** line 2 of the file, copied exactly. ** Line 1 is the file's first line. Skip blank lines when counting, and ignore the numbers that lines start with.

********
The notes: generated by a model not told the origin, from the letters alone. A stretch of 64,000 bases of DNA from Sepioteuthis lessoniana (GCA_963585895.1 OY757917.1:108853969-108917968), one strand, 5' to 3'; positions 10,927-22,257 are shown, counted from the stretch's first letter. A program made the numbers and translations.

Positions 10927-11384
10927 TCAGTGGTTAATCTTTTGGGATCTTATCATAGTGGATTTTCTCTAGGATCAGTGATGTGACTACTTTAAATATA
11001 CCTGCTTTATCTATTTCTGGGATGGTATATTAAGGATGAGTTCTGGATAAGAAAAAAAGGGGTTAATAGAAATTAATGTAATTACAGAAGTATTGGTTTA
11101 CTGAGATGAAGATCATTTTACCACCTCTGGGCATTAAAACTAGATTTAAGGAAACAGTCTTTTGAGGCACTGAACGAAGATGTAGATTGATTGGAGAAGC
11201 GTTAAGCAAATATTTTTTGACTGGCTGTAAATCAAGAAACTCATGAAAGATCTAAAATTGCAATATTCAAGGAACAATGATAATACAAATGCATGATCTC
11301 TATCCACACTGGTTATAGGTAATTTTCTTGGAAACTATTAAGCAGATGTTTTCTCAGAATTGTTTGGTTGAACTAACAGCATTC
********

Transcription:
Positions 10927-11384